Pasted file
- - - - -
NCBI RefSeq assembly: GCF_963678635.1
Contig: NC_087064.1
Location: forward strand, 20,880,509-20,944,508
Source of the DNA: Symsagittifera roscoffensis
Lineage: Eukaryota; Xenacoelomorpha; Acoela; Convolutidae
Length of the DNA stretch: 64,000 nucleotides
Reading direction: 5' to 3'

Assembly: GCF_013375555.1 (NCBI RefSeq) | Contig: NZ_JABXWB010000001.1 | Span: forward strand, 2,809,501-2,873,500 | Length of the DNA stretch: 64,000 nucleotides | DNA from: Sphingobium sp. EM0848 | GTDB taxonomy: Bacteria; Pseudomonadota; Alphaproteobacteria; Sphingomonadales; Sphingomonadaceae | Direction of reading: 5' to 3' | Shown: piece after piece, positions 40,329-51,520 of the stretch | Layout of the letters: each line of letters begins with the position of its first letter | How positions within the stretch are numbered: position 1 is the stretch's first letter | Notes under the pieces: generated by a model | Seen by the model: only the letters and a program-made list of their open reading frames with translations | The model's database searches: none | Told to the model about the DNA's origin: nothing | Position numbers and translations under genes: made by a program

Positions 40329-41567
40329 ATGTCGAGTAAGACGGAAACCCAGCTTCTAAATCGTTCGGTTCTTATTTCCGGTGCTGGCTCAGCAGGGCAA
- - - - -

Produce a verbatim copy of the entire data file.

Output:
NCBI RefSeq assembly: GCF_963678635.1
Contig: NC_087064.1
Location: forward strand, 20,880,509-20,944,508
Source of the DNA: Symsagittifera roscoffensis
Lineage: Eukaryota; Xenacoelomorpha; Acoela; Convolutidae
Length of the DNA stretch: 64,000 nucleotides
Reading direction: 5' to 3'

Assembly: GCF_013375555.1 (NCBI RefSeq) | Contig: NZ_JABXWB010000001.1 | Span: forward strand, 2,809,501-2,873,500 | Length of the DNA stretch: 64,000 nucleotides | DNA from: Sphingobium sp. EM0848 | GTDB taxonomy: Bacteria; Pseudomonadota; Alphaproteobacteria; Sphingomonadales; Sphingomonadaceae | Direction of reading: 5' to 3' | Shown: piece after piece, positions 40,329-51,520 of the stretch | Layout of the letters: each line of letters begins with the position of its first letter | How positions within the stretch are numbered: position 1 is the stretch's first letter | Notes under the pieces: generated by a model | Seen by the model: only the letters and a program-made list of their open reading frames with translations | The model's database searches: none | Told to the model about the DNA's origin: nothing | Position numbers and translations under genes: made by a program

Positions 40329-41567
40329 ATGTCGAGTAAGACGGAAACCCAGCTTCTAAATCGTTCGGTTCTTATTTCCGGTGCTGGCTCAGCAGGGCAA